Before I read science fiction, I spent fifteen years writing crime fiction. Most of it centered on a Cleveland-based private investigator named Nick Kepler. Kepler was a freelance insurance investigator, an idea I freely stole from Sue Grafton. Nick had a colorful past that included a stint as a suburban cop that ended when he beat the hell out of his partner. In Kepler’s defense, said partner was beating the shit out of his wife. Police departments sort of frown on that. They also frowned Kepler’s solution.
I wrote a few short stories about them, the first of which was “A Walk in the Rain.” That one appeared in the second or third issue of the late, lamented Plots with Guns. The world’s first sight of Nick Kepler was Nick strolling down a role stretch of highway at three in the morning outside a fringe suburb of Cleveland. Why was he walking along a lonely stretch of highway?
He had just disposed of the body of a childhood friend’s abusive boyfriend.
I read several more short stories that appeared in places like Thrilling Detective, Hard Luck Stories, and Judas. All these stories were a lead up to my very first novel, Northcoast Shakedown. In it, Kepler takes on two cases. One is a slamdunk life insurance case that will end up in an executive getting fired for writing a bad policy. Apparently, it’s something he does a lot. The other case involves a local politician with a roving eye, whom Kepler discovers is big into the local swingers scene. What surprises him is above cases are related. It all goes back to an executive at the company where Nick has scored free office space and secretarial help in exchange for throwing them claims work.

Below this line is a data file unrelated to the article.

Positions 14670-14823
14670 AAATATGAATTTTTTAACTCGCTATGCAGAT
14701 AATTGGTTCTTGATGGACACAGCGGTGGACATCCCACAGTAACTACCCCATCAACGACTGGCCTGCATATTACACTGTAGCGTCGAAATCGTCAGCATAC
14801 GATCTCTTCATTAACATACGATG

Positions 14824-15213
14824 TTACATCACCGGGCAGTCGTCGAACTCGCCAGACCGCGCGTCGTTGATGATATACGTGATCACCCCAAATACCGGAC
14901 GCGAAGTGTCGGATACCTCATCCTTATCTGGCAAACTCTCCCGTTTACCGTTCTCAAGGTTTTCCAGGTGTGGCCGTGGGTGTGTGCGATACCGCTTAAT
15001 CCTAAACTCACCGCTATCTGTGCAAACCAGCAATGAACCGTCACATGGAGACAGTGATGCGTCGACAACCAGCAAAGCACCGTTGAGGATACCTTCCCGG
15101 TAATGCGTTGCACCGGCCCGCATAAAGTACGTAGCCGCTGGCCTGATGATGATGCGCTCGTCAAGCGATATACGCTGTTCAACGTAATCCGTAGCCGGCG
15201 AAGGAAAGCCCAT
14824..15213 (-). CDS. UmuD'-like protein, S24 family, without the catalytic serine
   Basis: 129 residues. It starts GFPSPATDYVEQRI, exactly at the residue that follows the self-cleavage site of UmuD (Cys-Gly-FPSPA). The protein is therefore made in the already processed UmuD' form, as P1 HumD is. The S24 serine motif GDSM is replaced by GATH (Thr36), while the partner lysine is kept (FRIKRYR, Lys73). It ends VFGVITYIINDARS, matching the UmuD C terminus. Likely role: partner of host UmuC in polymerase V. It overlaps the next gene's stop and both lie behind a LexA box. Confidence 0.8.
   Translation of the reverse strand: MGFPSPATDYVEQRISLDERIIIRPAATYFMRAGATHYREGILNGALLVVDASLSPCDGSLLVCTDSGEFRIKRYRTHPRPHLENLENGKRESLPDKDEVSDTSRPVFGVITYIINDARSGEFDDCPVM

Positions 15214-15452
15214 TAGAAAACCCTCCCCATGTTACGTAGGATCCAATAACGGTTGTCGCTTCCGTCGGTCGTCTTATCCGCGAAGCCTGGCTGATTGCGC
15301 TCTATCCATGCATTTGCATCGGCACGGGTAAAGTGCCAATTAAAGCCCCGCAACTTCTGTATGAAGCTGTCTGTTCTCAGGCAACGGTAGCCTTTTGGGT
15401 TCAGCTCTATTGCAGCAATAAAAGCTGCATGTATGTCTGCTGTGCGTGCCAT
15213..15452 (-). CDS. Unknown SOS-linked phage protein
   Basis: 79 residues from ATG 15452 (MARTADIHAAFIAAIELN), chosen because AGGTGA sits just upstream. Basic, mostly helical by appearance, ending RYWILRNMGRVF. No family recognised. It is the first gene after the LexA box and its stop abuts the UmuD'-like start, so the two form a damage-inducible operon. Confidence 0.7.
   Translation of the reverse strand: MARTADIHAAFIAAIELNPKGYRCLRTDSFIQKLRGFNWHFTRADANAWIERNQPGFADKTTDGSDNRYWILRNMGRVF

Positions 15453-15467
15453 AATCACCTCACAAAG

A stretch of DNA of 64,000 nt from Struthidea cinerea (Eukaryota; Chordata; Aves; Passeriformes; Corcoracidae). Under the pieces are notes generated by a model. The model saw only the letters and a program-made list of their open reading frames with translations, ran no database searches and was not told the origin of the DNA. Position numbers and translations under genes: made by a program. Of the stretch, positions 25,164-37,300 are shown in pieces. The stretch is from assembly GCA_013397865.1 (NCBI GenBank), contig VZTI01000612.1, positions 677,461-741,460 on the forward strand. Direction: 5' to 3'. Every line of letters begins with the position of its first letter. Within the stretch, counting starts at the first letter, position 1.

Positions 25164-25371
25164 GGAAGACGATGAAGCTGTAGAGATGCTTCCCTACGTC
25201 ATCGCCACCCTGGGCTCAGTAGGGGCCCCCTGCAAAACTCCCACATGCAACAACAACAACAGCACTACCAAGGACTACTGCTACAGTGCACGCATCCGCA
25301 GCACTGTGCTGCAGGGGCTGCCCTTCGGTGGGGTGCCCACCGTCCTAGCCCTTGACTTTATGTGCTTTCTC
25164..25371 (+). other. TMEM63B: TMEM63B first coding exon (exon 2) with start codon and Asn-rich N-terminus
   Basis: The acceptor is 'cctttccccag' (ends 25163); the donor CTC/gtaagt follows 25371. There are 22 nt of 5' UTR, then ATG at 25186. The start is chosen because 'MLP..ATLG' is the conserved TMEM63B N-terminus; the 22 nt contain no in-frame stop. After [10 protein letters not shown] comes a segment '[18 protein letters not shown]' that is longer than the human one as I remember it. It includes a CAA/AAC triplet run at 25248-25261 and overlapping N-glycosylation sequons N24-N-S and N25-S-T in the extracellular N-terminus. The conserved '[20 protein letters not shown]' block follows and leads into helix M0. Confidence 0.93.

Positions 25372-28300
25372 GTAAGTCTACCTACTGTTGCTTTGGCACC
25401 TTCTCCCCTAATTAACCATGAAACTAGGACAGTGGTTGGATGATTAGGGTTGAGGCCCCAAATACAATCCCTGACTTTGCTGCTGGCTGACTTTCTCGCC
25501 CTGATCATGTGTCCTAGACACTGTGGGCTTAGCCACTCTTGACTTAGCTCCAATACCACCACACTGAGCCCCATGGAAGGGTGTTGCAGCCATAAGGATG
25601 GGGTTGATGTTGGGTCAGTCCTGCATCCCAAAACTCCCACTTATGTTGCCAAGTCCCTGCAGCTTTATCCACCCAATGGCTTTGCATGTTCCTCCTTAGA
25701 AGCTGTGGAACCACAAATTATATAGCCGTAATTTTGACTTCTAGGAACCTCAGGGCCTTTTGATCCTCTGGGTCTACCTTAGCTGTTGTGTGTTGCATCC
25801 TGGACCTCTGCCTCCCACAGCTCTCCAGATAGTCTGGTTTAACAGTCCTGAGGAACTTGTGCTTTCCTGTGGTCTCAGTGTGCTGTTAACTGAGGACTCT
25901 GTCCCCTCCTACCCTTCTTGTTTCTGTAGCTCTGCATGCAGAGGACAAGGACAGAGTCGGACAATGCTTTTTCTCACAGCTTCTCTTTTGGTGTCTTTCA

I wrote two more novels, Second Hand Goods and Bad Religion. Second Hand Goods was something of a continuation of Northcoast Shakedown. This one has Nick getting seduced into a mob war between two Russians. Over the course of the novel, it becomes clear that Nick and his secretary Elaine have a thing for each other. And despite the fact that Elaine is married, sparks fly. That wasn’t in my original plan when I wrote this. There was one scene where Nick had to cover why his secretary was visiting him on a Sunday so his client/target didn’t think he was investigating her. Quickly thinking, Elaine steps out of his bedroom wearing nothing but a bed sheet. It’s an amusing scene, ending with Elaine going back in the bedroom and letting the sheet drop before closing the door. That was supposed to be about as racy as it got. She originally said something to the effect of, “Okay, you’ve seen me naked. Now get back to work.” Instead, things get so tense for Nick that when he is convinced he is going to die in the next twenty-four hours, Elaine gives him what neither one of them realized they wanted.